— Josie Appleton
Spectator
An unusually thoughtful series of meditations on the fundamental purposes of museums and how they should serve their public by six of the world's leading museum directors. . . . Cumulatively, it becomes clear that these essays are an unusually soul-searching description of the core beliefs of the small group of men who run the major museums in Britain and America.
— Charles Saumarez Smith
Art Newspaper
An eloquent and powerful statement of what one might call the traditional, or alternatively the true, objectives of the museum of art. Essential reading for the museum enthusiast.
— Giles Waterfield
Choice
A comprehensive and sometimes eloquent overview of many of the major issues of museums today, with special emphasis on the public's trust of museums, their authority, and their responsibilities to society. . . . Handsomely produced, this is a report from the front lines of one of the most important parts of American society today.
Art Quarterly
For any museum visitor these revelations of what the museum directors think of what we think of them are fascinating, and sometimes shocking.
— Maev Kennedy
The Boston Globe
Cuno is alarmed about the state of his profession. . . . The brilliant new book he has edited, Whose Muse, is a passionate argument for art museums to stop mimicking shopping malls and return to their primary purpose, an encounter between visitor and object.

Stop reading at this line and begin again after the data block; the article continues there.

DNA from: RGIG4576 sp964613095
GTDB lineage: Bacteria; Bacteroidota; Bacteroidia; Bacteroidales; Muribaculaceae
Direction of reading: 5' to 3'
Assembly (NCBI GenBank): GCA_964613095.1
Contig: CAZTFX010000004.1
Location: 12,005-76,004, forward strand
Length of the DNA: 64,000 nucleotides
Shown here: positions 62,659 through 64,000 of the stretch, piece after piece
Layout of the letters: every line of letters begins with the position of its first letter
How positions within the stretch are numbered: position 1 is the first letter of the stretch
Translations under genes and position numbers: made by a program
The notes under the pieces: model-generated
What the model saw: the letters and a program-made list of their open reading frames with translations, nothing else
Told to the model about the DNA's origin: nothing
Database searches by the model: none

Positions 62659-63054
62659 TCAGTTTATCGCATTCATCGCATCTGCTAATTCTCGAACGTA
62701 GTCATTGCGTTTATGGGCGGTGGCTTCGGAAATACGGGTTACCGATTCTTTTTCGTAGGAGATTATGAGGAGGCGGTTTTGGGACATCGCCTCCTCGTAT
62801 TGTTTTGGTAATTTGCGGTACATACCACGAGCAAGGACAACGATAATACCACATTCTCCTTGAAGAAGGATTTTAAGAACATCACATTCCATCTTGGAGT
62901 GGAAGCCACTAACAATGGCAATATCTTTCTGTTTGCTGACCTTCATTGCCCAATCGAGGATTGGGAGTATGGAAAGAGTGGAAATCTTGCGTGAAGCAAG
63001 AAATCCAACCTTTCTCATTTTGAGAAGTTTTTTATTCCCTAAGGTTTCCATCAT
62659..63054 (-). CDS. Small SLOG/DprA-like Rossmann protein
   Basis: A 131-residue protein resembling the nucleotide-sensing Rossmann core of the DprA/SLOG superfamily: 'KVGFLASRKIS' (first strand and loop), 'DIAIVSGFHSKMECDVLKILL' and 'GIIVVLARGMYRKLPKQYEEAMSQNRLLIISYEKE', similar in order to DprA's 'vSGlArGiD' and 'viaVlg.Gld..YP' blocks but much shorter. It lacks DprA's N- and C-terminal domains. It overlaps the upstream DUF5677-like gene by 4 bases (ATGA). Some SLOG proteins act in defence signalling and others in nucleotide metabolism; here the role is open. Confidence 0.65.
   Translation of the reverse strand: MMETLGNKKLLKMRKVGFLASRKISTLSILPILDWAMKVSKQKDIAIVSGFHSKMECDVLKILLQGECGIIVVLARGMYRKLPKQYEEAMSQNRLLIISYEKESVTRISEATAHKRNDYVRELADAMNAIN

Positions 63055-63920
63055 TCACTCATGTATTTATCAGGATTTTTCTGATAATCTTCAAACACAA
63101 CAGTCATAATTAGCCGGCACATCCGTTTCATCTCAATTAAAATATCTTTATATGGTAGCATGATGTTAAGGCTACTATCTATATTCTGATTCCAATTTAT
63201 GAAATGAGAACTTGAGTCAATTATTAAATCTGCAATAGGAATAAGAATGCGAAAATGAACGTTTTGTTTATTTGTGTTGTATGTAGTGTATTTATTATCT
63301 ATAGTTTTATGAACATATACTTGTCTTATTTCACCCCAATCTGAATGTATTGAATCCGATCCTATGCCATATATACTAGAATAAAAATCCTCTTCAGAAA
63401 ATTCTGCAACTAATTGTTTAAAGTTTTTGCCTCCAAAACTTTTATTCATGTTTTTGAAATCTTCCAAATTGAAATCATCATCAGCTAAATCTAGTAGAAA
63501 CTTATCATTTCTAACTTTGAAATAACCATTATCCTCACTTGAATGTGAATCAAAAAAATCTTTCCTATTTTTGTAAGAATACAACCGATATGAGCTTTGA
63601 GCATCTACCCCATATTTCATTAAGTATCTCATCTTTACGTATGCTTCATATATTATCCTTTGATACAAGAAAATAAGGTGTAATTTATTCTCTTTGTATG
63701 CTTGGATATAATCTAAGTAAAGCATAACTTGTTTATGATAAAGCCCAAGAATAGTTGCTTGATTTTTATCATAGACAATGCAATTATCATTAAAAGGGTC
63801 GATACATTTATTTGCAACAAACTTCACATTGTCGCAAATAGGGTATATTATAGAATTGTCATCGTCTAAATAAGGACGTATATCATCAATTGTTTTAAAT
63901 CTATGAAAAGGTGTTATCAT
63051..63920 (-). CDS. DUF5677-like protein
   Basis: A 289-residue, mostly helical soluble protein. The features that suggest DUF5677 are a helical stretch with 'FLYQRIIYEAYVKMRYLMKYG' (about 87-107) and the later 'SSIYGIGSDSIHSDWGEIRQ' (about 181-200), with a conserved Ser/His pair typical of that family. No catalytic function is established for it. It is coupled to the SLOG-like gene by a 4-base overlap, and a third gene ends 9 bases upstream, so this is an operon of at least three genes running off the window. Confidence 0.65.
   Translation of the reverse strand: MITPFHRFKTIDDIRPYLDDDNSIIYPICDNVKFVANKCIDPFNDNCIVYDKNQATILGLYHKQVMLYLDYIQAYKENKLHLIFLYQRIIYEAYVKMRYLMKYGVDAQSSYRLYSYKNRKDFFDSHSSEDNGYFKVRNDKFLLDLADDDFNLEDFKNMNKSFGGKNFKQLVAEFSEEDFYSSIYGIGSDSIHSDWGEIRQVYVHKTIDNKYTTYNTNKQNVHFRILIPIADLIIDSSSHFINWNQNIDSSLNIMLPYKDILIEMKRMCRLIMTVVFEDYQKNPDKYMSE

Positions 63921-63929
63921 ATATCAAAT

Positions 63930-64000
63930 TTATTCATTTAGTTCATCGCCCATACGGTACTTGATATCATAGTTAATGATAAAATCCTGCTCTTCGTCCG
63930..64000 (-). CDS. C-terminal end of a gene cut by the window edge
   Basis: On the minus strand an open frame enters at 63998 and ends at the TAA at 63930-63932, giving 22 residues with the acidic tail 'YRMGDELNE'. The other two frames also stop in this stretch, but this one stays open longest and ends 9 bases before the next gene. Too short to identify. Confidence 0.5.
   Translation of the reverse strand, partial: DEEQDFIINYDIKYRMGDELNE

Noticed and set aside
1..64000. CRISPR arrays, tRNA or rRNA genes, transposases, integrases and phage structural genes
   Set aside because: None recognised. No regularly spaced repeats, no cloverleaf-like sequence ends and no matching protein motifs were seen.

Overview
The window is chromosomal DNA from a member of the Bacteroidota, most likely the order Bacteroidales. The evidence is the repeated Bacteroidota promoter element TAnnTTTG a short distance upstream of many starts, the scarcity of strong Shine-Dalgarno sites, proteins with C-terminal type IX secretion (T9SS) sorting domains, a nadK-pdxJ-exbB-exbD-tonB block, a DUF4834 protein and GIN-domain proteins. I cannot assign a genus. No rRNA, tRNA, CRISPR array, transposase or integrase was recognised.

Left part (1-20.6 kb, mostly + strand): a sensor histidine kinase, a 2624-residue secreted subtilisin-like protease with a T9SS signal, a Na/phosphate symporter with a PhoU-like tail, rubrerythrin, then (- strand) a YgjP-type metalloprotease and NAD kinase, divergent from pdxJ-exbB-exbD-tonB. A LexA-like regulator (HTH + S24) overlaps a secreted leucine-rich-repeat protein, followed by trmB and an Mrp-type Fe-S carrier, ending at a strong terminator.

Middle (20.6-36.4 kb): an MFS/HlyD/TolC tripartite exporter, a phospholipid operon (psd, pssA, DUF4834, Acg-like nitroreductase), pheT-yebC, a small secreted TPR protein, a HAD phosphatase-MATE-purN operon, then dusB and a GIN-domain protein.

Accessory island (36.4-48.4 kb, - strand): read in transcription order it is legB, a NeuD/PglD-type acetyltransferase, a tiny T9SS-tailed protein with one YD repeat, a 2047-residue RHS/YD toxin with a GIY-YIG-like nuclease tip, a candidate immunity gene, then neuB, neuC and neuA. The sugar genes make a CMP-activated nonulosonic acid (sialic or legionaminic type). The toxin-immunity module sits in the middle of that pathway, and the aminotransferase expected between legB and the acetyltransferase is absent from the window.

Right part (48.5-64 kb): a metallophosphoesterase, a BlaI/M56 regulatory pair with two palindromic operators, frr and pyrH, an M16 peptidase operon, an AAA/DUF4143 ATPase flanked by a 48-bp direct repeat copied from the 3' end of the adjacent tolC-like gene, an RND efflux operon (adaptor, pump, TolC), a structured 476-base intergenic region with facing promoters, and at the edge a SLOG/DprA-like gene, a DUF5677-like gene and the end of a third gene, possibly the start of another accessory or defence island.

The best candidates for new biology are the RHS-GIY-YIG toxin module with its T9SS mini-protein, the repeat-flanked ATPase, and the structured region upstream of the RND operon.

— Christine Temin
The Boston Globe
Cuno is alarmed about the state of his profession. . . . The brilliant new book he has edited, Whose Muse, is a passionate argument for art museums to stop mimicking shopping malls and return to their primary purpose, an encounter between visitor and object.
— Christine Temin
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Product Details

  • ISBN-13: 9780691127811
  • Publisher: Harvard University Art Museums
  • Publication date: 9/13/2006
  • Edition description: New Edition
  • Edition number: 1
  • Pages: 208
  • Sales rank: 826,996
  • Product dimensions: 5.90 (w) x 8.90 (h) x 0.80 (d)

Meet the Author

James Cuno is President and Director of the Art Institute of Chicago; Philippe de Montebello is Director of the Metropolitan Museum of Art, New York; Glenn D. Lowry is Director of the Museum of Modern Art, New York; Neil MacGregor is Director of the British Museum, London; John Walsh is Director Emeritus of the J. Paul Getty Museum, Los Angeles; and James N. Wood is Former President and Director of the Art Institute of Chicago.

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Table of Contents

Preface and Acknowledgments 7
Introduction 11
A Pentecost in Trafalgar Square 27
The Object of Art Museums 49
Pictures, Tears, Lights, and Seats 77
The Authorities of the American Art Museum 103
A Deontological Approach to Art Museums and the Public Trust 129
Art Museums, Inspiring Public Trust 151
Round Table Discussion 171
Index 202
Photography Credits 208